No one until Carole Satyamurti, that is.

Mahabhrata, a Modern Retelling is glorious, and like so many brilliant ideas you are dumbfounded no one ever got around to thinking of it before. It starts with the realization that retelling the Mahabharata isn't a job for scholars, it's work that requires a poet. Satyamurti, an award-winning poet with several published collections under her belt, comes at the work not as a Sanskritist would--primarily concerned with hewing close to the original language--but as an artist who paints pictures with English verse. Since she does not, by her own admission, read Sanskrit, she allows herself to trust the most respected translations of those who do, soaking them up and respinning them in a way that sings to the English ear. The result is the Mahabharata I first longed for twenty years ago, when I read it in Sanskrit, and desperately wanted to share it with my English-speaking friends and family. It's the retelling you can hand to English speakers and say "this is why it has been loved for two thousand years."

This is no mean feat. Satyamurti has distilled 100,000 Sanskrit shloka couplets into 27,000 lines of English blank verse, keeping the structure of the original 18 books largely intact. Her choice of blank verse, with nine to eleven syllables per line and an average of five stresses, is perfect. The Sanskrit shloka, consisting of 32 syllables in two 16 syllable lines, was a widespread and well known form in ancient and classical India, just as blank verse--the meter of Shakespeare's plays and Milton's Paradise Lost--is for modern English speakers. Reading Mahabharata in this form is a subconscious cue that we are reading a classic.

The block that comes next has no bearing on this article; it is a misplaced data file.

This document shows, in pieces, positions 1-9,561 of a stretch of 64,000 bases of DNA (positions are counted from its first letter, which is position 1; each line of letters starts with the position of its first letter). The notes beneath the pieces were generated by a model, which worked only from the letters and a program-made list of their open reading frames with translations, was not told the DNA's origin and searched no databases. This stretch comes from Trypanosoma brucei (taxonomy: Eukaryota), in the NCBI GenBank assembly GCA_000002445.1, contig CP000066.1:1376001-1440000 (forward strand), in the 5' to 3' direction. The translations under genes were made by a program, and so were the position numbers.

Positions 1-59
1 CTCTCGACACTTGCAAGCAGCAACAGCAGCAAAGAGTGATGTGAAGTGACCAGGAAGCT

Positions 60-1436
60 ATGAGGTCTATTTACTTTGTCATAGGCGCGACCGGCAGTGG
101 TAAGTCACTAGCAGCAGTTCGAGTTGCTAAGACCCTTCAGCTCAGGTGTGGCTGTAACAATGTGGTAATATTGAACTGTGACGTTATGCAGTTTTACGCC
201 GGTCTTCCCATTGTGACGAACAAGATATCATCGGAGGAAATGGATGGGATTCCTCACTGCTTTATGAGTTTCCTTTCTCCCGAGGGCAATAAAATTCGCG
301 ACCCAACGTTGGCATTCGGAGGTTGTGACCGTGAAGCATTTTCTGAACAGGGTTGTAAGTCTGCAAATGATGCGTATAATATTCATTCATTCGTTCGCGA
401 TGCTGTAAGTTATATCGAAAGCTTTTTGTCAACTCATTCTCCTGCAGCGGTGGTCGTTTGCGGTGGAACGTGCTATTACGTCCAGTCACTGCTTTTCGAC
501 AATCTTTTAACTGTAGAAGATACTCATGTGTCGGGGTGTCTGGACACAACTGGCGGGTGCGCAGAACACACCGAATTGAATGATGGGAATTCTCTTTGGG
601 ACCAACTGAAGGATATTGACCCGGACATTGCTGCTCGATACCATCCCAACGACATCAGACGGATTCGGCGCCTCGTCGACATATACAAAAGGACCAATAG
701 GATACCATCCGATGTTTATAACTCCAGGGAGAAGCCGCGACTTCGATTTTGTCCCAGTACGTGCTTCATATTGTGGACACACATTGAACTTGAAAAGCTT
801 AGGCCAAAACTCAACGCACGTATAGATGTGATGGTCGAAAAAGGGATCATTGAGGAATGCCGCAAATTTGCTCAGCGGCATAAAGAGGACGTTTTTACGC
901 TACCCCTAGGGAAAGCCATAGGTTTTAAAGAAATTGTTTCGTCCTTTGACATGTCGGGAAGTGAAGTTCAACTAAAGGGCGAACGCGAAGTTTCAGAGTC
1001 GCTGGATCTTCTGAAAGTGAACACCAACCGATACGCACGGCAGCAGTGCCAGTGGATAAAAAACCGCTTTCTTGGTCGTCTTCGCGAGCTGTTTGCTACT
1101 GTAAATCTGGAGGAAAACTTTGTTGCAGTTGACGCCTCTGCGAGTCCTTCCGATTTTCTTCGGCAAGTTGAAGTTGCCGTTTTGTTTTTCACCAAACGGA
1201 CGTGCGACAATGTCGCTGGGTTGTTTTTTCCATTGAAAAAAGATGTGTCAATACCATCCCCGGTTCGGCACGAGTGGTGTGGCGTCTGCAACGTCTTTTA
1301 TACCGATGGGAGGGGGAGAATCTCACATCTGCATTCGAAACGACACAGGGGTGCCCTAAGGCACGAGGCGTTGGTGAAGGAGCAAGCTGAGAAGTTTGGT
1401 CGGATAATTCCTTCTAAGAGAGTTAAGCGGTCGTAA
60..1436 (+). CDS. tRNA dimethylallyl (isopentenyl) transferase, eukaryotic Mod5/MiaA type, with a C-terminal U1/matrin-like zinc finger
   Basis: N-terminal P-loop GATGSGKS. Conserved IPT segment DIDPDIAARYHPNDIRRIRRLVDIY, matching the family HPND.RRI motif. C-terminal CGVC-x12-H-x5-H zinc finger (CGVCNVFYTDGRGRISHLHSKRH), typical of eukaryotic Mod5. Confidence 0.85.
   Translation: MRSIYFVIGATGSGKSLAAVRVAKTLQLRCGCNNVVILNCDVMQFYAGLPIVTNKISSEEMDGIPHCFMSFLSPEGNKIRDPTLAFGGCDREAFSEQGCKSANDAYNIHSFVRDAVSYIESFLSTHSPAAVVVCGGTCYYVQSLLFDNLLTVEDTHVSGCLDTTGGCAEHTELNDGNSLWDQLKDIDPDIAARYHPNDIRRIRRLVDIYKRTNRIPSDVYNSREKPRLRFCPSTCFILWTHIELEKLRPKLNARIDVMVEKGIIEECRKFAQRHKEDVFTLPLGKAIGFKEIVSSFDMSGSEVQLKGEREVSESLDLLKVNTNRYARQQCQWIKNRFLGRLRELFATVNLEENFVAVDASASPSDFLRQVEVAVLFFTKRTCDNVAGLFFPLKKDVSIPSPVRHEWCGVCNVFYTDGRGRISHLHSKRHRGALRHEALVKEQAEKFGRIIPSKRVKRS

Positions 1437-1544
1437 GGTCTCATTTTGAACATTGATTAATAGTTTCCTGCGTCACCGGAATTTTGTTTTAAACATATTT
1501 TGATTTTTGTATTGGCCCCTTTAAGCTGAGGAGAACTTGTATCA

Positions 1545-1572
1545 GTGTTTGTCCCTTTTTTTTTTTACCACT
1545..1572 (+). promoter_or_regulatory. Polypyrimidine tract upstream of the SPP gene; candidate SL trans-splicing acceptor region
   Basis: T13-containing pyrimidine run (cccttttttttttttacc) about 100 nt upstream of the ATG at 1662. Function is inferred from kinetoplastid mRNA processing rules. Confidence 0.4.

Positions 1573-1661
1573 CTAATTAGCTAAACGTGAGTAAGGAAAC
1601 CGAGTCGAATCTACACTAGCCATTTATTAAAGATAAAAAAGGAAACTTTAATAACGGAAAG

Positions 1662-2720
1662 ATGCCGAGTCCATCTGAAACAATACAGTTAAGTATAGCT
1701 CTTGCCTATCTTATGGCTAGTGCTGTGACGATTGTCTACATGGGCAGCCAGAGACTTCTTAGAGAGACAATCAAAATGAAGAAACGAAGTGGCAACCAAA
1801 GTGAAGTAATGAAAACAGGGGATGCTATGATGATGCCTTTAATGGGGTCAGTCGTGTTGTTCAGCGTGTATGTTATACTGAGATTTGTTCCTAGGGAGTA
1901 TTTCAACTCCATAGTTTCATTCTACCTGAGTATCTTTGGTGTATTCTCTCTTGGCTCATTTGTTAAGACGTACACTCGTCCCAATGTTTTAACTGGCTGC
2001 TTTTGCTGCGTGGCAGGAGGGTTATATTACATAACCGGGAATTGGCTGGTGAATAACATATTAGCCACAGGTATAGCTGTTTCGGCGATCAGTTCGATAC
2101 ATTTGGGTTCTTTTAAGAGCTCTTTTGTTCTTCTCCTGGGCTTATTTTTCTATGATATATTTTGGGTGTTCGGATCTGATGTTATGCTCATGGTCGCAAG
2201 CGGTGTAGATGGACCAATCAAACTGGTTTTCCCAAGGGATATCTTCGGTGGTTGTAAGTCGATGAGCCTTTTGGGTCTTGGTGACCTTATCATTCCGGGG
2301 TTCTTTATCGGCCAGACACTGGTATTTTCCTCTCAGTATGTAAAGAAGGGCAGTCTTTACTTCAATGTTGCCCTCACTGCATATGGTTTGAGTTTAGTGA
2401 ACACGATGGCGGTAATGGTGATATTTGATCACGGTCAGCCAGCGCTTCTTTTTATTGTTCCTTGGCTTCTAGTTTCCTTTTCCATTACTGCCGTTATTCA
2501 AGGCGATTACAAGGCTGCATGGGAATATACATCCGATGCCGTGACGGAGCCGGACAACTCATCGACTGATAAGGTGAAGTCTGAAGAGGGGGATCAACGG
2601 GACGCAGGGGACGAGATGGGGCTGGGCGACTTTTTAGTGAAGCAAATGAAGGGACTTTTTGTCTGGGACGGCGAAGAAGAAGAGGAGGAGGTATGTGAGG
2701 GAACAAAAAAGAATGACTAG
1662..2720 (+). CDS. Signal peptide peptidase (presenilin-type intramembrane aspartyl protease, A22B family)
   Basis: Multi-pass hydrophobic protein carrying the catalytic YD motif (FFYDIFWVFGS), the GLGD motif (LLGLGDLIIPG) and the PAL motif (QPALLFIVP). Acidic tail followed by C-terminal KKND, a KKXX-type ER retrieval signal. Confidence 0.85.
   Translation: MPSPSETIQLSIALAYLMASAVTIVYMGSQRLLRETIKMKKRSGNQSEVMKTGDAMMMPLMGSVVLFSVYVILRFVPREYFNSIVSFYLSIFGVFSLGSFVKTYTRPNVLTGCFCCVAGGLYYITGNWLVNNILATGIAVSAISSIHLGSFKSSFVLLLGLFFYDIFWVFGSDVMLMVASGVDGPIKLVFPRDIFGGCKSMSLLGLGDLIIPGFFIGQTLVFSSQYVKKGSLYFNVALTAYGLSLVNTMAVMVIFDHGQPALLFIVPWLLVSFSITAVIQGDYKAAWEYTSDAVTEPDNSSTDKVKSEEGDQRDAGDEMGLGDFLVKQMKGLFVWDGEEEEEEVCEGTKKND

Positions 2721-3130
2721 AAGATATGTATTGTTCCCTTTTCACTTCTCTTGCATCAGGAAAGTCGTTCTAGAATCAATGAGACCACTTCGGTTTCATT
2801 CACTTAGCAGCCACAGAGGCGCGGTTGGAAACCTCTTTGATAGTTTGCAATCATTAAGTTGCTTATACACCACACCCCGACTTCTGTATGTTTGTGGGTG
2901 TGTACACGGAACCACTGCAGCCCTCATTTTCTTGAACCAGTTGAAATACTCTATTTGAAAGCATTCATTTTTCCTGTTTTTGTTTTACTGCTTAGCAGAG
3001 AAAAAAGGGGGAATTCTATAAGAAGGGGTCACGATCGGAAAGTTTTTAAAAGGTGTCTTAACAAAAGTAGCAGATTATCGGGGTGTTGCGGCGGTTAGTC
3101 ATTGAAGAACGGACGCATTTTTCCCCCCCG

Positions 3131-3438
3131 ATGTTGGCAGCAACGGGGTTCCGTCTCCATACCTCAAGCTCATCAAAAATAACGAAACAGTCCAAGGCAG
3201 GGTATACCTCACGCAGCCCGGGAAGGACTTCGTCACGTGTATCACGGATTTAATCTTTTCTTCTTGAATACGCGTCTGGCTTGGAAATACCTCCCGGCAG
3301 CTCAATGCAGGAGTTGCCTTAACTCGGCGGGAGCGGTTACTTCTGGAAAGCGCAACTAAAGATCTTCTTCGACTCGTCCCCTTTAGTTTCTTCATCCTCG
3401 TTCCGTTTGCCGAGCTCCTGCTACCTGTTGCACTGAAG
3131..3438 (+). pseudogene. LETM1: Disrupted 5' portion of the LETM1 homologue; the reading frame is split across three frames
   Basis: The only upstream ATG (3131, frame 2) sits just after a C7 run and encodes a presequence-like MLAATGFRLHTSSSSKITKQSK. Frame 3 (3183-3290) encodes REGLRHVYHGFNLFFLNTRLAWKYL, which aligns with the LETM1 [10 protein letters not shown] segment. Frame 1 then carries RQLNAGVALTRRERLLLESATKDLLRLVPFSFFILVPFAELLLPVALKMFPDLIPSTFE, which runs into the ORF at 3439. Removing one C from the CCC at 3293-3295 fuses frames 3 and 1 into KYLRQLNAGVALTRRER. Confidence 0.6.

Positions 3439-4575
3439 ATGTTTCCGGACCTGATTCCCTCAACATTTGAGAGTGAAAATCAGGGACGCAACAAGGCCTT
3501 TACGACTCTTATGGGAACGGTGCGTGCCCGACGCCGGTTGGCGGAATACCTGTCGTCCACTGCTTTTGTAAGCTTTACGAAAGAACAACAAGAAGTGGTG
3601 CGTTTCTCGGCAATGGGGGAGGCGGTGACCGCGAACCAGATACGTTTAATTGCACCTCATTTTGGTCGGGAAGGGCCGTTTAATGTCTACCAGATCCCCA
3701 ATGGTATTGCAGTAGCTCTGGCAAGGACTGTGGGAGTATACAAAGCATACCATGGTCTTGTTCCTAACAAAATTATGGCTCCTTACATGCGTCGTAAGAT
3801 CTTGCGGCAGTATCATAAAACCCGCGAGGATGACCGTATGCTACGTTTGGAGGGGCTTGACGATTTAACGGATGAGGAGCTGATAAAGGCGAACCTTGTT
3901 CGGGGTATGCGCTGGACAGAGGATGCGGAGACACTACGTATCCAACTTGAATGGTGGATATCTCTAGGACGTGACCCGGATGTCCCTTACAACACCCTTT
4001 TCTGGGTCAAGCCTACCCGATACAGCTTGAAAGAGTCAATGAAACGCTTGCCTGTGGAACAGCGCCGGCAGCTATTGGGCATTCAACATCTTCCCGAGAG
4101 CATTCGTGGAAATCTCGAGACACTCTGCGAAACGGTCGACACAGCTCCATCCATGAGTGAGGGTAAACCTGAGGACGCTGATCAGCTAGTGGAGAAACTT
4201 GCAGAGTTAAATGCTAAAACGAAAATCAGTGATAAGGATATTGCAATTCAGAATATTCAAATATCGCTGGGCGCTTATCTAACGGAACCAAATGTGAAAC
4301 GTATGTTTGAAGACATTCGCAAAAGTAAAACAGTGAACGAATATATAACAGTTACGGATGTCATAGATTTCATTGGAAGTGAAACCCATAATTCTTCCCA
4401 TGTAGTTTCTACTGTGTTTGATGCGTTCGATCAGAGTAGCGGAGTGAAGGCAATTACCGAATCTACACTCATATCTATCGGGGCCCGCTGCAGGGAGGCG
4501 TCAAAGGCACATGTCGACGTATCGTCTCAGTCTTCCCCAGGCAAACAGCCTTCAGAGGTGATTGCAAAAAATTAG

It is also vibrant. With all due respect to Ganguli, his 5000 page retelling is often numbingly dull to even devoted Sanskritists and scholars. Satyamurti's poem by contrast is nearly impossible to put down, racing through the massive storyline with lithe, economical verse. On the crucial scenes she slows to focus attention, then picking up pace to speed through the less vital sections of the narrative. In addition to her story-telling skills her sense of character is pitch-perfect. Each of the twenty four or so principal figures she portrays in all their multiple dimensions, and the secondary characters are consistently distinct and memorable. This is the work of an artist just as devoted to her craft as she clearly is the Mahabharata, and the fact that this is a retelling should never detract from the fact that Satyamurti has composed one of the longest narrative poems In English history, and is it masterful.

I simply cannot recommend this retelling enough.